LAWRS was thus created as a space where the needs of women in our community were heard and supported, where bonds of friendship, community and mutual support were formed, opening up opportunities to feel at home while being away from home. 

Since then, the community has continued to grow, and LAWRS along with it, offering new services and reaching out to the most vulnerable people in the community, while engaging in political processes, with the intention of improving the living and working conditions of Latin American women in the long term. 

Today, we remain firmly committed to our mission to  for all Latin American and migrant women in the UK. Many people have been part of this long journey and have left their mark on our organisation. To all of them we pay tribute and express our gratitude, in the hope that we will continue to grow, transform and be a safe space for all Latin American women who need us. 

If you haven't yet seen our video celebrating 40 years of LAWRS, you can watch it here: 


What does volunteering at Latin American Women’s Rights Service (LAWRS) mean to me?

By Alejandra Uribe Cardenas (She/her)

To write about what volunteering for LAWRS means to me, I must begin by reflecting on my own story. One of the only constants in my life has been being a migrant. My family moved from Colombia to Spain when I was around 6 years old, and at the age of 18, I moved to the UK.

I have precious memories from my childhood in Madrid, and most of them are with my family. My mum and my aunts have played a crucial role in my life. They are very strong women that left a life behind just so the new generation could have better opportunities, and as single mothers, the weight of providing to us fell solely on their shoulders for many years. However, I am very fortunate because regardless of the challenges my family might have faced, we have always had each other. It was not until I migrated as an adult that I realized that having a support system is an immense privilege that very few migrants have.

In the summer of 2022, I got the opportunity to become a volunteer at LAWRS. My role at LAWRS involves supporting the Helpline Team by receiving calls from Latin American women who require support across different issues, including Housing, Welfare and Benefits, Immigration, Employment Rights, and Violence Against Women and Girls. What makes LAWRS so unique is that it is an organization for Latin American Women run by Latin American Women. They have created a safe space for Latinas where they can find the support they need in their mother tongue. Through volunteering at the helpline, I have experienced first-hand the difference this makes, as many of the service users that call us do not speak English. For example, there was a time I had to call 999 on behalf of a service user, and even though it was an emergency, I felt somehow relieved that LAWRS was there to be able to help in such a circumstance.

Overall, my experience as a volunteer has been incredibly valuable. I particularly appreciated that at the beginning of my volunteering journey, I discussed my development objectives with LAWRS’ Volunteers Coordinator, and we designed a plan with my areas of focus. I have gained transferable skills such as working professionally in both English and Spanish, enhancing my communication in both languages. I have also improved my interpersonal and problem-solving skills by engaging with a wide range of service users and sometimes dealing with challenging situations. In addition to the professional benefits of volunteering, I have been able to contribute to my community and connect with other Latinas. Some personal highlights include running my first-ever marathon and fundraising for LAWRS as well as the International Women’s Day march. For the latter, LAWRS organized an event to create banners and practice the chants for the march. The whole experience was energizing, and I loved how there was so much joy, dancing, and sisterhood.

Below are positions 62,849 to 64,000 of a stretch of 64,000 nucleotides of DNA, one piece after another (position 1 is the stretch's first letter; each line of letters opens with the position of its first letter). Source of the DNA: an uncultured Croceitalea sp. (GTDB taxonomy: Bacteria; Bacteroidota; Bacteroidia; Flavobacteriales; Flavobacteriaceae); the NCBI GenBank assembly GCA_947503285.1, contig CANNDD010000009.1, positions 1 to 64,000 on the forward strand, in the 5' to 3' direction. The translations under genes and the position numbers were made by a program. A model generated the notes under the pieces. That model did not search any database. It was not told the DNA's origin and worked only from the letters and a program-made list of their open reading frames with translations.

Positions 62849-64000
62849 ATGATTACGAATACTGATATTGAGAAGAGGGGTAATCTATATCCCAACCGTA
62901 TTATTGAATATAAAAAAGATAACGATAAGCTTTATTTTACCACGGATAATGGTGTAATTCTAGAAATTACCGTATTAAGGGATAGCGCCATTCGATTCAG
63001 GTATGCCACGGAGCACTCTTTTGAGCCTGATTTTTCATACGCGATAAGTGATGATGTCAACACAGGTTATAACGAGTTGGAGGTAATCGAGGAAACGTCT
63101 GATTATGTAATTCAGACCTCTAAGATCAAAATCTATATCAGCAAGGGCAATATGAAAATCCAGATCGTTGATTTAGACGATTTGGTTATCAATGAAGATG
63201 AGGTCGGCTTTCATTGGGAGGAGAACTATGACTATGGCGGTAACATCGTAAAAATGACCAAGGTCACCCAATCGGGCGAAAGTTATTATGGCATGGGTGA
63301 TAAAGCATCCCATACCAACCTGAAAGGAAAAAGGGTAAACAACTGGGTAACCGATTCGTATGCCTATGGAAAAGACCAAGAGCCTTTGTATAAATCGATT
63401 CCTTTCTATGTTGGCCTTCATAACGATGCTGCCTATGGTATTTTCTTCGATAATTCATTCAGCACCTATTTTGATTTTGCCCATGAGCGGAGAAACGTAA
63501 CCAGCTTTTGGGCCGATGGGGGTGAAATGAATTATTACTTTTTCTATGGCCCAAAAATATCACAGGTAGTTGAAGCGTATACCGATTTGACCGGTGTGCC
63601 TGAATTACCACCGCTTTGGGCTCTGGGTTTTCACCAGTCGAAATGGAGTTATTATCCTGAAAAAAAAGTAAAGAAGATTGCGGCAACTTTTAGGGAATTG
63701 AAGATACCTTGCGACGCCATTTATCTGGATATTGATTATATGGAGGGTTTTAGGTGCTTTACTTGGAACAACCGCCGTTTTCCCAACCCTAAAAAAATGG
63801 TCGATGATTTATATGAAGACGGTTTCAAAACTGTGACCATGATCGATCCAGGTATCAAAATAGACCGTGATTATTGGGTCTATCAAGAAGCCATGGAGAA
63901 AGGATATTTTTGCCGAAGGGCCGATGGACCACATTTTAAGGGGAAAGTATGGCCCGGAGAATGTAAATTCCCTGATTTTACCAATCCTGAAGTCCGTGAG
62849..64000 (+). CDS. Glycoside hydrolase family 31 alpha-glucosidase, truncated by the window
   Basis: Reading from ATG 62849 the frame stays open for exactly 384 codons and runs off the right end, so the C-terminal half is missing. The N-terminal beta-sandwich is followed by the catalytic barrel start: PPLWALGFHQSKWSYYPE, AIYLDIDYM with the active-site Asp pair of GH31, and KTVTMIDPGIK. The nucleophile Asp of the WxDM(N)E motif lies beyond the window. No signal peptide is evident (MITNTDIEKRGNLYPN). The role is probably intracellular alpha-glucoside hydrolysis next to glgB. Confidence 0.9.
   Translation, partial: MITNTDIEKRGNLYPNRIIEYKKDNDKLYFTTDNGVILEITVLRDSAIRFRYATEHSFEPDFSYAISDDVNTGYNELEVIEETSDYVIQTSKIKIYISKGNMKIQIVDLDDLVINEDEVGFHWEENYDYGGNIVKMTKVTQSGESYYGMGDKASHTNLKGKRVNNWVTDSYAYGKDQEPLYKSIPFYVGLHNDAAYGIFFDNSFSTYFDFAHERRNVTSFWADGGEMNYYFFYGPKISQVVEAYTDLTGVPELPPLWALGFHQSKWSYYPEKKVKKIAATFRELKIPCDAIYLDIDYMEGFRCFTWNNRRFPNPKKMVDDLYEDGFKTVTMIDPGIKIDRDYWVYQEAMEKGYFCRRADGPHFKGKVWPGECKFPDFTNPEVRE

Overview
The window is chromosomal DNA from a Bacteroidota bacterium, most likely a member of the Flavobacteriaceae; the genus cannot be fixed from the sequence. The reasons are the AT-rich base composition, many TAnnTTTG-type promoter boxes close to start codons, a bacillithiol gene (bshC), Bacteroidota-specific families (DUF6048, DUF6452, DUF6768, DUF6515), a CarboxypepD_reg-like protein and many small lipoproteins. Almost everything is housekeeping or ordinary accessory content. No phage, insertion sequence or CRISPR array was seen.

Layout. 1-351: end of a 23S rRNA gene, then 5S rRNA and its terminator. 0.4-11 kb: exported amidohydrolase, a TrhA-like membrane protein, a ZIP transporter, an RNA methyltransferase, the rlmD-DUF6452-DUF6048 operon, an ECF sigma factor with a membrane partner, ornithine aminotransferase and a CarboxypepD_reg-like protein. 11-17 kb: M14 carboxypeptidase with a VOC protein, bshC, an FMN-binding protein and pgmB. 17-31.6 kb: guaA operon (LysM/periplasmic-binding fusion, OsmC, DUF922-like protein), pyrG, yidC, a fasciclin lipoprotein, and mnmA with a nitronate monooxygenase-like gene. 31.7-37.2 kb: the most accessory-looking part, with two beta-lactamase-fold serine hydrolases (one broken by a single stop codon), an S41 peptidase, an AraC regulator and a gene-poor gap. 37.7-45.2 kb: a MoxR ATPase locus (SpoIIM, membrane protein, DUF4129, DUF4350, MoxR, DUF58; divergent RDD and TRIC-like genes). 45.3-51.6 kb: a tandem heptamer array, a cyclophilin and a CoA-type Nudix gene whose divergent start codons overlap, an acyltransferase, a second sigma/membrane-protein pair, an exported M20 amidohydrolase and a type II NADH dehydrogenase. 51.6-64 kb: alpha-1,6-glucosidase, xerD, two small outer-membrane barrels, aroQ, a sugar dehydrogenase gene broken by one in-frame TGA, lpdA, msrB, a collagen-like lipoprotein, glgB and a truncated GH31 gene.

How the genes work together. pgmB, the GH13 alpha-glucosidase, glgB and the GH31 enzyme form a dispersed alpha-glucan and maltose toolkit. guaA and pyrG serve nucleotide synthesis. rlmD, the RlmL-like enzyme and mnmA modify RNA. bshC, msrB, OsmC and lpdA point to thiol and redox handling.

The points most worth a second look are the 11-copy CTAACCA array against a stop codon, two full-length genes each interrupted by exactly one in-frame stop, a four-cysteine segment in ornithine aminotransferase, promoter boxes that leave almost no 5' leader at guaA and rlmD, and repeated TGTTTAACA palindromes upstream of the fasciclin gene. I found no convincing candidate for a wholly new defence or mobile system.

At the helpline, I have listened to all sorts of stories, some more complex than others, but if there is something that I have learned during my time at LAWRS is that behind every Latin American migrant woman, there is a story of resilience and every woman deserves to be listened to. Hence, why the work that LAWRS do it’s so important because they listen to the needs of women in the community, and they amplify the voices of those that tend to be invisible to the system.

All in all, LAWRS to me means community, belonging, and support.

Joy as political resistance

By Carolina Cal (She/her)

When you think about self-care, what are the first images that come to mind? Perhaps face masks, spa day and mindfulness sessions are some of the most popularised ideas of self-care. Unfortunately for the Latin American community in the UK, these are far from being an affordable reality. Bearing this in mind, LAWRS created and delivered an online and in-person, Activism & Wellbeing programme tailored to the specific needs of the women from our community.